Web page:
... Applying this skill has been shown to lead to bradycardia, vasodilation, and reduced oxygen consumption (Schneider, Alexander, & Wallace, 1992; Wallace, 1970). As a consequence of these and other effects, the skill reduces anxiety and buffers stress in a variety of settings (Alexander, Robinson, Orme- Johnson, Schneider, & Walton, 1994; Alexander et al., 1993; Berger, 1994; Feuerstein, Labbe, & Kuczmierczyk, 1986). ...
Article
The article proposes that individuals who acquire certain psychological support skills may experience accelerated learning and enhanced performance in many domains. In support of this proposal, we present evidence that these skills enhance learning and performance, that they are domain-general in that they can be applied in a variety of domains, and that they can be taught and learned. We also discuss two implications of the skills for current theories of expertise. The first is that any observed transfer of expertise between domains might result as much from the support supplied by application of the skills during learning and performance as from any direct transfer achieved due to two domains sharing similar task elements. The second is that use of these skills might contribute to an understanding of how performers sustain the motivation necessary for the extended period of deliberate practice required to maximize skill acquisition.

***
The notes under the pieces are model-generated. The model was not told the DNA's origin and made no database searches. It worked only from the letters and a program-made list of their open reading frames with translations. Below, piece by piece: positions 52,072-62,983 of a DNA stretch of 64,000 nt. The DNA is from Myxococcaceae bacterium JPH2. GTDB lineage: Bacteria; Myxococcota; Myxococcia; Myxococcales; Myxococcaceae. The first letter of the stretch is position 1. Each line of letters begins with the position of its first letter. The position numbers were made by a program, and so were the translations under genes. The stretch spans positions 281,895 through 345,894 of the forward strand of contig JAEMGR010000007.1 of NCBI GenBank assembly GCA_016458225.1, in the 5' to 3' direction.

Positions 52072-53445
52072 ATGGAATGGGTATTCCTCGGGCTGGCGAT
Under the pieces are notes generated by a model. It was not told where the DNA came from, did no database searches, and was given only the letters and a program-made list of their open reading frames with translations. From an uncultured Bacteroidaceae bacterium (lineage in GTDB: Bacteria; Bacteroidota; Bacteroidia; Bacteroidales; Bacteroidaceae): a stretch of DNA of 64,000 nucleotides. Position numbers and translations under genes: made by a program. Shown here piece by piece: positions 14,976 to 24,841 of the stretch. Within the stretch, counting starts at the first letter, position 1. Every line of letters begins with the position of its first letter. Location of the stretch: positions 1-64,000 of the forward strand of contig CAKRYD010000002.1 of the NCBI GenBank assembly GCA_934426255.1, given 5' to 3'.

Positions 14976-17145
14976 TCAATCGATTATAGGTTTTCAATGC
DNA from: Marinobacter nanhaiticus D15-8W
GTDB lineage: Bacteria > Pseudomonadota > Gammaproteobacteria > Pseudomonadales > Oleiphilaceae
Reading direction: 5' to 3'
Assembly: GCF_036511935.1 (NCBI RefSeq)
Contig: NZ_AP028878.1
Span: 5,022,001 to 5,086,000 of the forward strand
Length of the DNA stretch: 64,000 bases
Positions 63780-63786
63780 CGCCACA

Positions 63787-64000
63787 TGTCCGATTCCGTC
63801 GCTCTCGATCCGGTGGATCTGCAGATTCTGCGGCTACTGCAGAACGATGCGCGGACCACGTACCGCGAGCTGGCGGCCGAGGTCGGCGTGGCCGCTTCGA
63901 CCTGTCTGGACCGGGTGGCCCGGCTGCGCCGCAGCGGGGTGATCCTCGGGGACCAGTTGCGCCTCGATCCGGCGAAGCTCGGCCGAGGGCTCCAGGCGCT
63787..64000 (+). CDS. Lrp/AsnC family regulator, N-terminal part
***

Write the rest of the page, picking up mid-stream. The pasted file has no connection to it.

... Vedic tradition, which was formulated in the Vedic psychology of Maharishi Mahesh Yogi, provides uniform procedures for the practice of TM (Maharishi Mahesh Yogi, 1969 Yogi, , 1972). TM is a technique that allows attention to settle from active to quieter levels of the mind and is generally thought to have two aspects (Alexander, Robinson, Orme-Johnson, Schneider, & Walton, 1994). The first aspect is a mantra, or particular thought, which is chosen for its sound value (Alexander, et al.) and may have spiritual meaning. ...
... There have already been several reviews on the psychological effects of meditation for nonclinical groups of practitioners (Alexander, Rainforth, & Gelderloos, 1991; Alexander, Robinson, Orme‐Johnson, Schneider, & Walton, 1994; Eppley, Abrams, & Shear, 1989). These meta‐analyses, mostly conducted by members of the Maharishi International University, found strong effects of meditation on measures of trait anxiety and self‐actualization, as well as strong reductions in drug use. ...
Article